Step 1: Compute Cost
The first step is to compute the current cost given the current values of the weights.
Step 1.1: Feedforward Evaluation
In order to calculate the network’s error over the training set, the first step is to actually evaluate the network for every single training example and store the resulting neuron activation values. We’ll need these activation values both for calculating the cost and for calculating the gradients later on.
Step 1.2: Mean Squared Error (MSE) Cost
Once you have the network’s outputs for all of the training examples, we can use the first part of Equation (8) in the lecture notes to compute the average squared difference between the network’s output and the training output (the “Mean Squared Error”).
Step 1.3: Regularization Cost
Next, we need to add in the regularization cost term (also a part of Equation (8)).
This term is a complex way of describing a fairly simple step. You just need to square every single weight value in both weight matrices (W1 and W2), and sum all of them up. Finally, multiply the result by lambda over 2.
Note that in the notation used in this course, the bias terms are stored in a separate variable _b. _This means they’re not included in the regularization term, which is good, because they should not be.
Step 1.4: Sparsity Cost
Next, we need add in the sparsity constraint.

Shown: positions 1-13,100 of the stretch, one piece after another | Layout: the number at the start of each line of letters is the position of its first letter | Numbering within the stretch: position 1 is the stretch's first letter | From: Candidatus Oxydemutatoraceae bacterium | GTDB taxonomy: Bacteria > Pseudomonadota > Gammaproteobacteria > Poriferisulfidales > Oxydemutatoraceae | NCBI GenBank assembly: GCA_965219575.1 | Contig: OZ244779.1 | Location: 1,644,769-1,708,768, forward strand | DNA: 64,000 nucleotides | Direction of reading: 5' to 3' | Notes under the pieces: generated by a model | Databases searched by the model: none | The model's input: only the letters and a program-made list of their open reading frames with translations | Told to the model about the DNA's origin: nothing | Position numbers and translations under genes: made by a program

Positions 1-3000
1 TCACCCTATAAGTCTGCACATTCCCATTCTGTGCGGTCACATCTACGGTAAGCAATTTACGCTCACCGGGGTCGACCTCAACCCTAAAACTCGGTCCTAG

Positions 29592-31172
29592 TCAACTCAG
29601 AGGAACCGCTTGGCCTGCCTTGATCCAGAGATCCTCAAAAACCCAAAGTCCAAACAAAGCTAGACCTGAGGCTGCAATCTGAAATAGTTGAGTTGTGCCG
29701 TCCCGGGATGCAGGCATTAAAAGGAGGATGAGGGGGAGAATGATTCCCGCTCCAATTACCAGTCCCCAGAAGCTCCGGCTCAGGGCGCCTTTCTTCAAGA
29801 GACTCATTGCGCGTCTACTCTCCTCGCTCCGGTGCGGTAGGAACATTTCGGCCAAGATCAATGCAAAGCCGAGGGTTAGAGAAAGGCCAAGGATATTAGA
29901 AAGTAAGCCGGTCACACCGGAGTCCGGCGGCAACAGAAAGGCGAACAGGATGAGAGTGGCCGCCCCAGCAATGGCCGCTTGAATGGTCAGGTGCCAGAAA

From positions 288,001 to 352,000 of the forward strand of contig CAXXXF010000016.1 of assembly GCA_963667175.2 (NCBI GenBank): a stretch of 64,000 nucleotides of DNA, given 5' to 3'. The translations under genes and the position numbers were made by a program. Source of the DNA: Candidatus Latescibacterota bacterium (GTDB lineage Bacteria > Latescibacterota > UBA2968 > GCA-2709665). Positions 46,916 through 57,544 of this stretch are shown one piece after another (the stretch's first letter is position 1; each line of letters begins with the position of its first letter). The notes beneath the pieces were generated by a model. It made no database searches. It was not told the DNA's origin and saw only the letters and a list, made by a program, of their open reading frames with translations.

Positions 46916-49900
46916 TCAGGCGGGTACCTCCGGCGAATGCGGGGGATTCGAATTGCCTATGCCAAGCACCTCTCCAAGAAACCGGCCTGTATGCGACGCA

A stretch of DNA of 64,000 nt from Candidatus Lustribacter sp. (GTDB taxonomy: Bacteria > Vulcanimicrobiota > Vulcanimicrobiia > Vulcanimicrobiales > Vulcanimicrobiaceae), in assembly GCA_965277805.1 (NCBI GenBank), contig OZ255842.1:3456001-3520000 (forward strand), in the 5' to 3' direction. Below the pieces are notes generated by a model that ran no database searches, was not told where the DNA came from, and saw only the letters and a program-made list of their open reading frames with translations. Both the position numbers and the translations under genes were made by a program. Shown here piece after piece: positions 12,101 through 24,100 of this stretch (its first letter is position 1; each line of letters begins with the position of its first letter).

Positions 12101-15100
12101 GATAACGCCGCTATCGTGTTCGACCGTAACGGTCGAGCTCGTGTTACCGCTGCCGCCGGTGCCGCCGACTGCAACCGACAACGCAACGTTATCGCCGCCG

First we’ll need to calculate the average activation value for each hidden neuron.
If a2 is a matrix containing the hidden neuron activations with one row per hidden neuron and one column per training example, then you can just sum along the rows of a2 and divide by m.
The result is pHat, a column vector with one row per hidden neuron.
Once you have pHat, you can calculate the sparsity cost term.
To vectorize this equation:

Use the pHat column vector from the previous step in place of pHat_j

Replicate p into a column vector.

Use elementwise operators. That is, use “.*” for multiplication and “./” for division.
This will give you a column vector containing the sparisty cost for each hidden neuron; take the sum of this vector as the final sparsity cost.
The final cost value is just the sum of the base MSE, the regularization term, and the sparsity term.
Step 2: Computing Gradients
This part is quite the challenge, but remarkably, it boils down to only ten lines of code.
Note: I’ve described here how to calculate the gradients for the weight matrix W, but not for the bias terms b. The bias term gradients are simpler, so I’m leaving them to you.
I think it helps to look first at where we’re headed. The final goal is given by the update rule on page 10 of the lecture notes.
This is the update rule for gradient descent. However, we’re not strictly using gradient descent–we’re using a fancier optimization routine called “LBFGS” which just needs the current cost, plus the average gradients given by the following term (which is “W1grad” in the code):
[Equation 2.1]
We need to compute this for both W1grad and W2grad.
The key term here which we have to work hard to calculate is the matrix of weight gradients (the second term in the table).
To understand how the weight gradients are calculated, it’s most clear when you look at this equation (from page 8 of the lecture notes) which gives you the gradient value for a single weight value relative to a single training example. This equation needs to be evaluated for every combination of j and i, leading to a matrix with same dimensions as the weight matrix. Then it needs to be evaluated for every training example, and the resulting matrices are summed.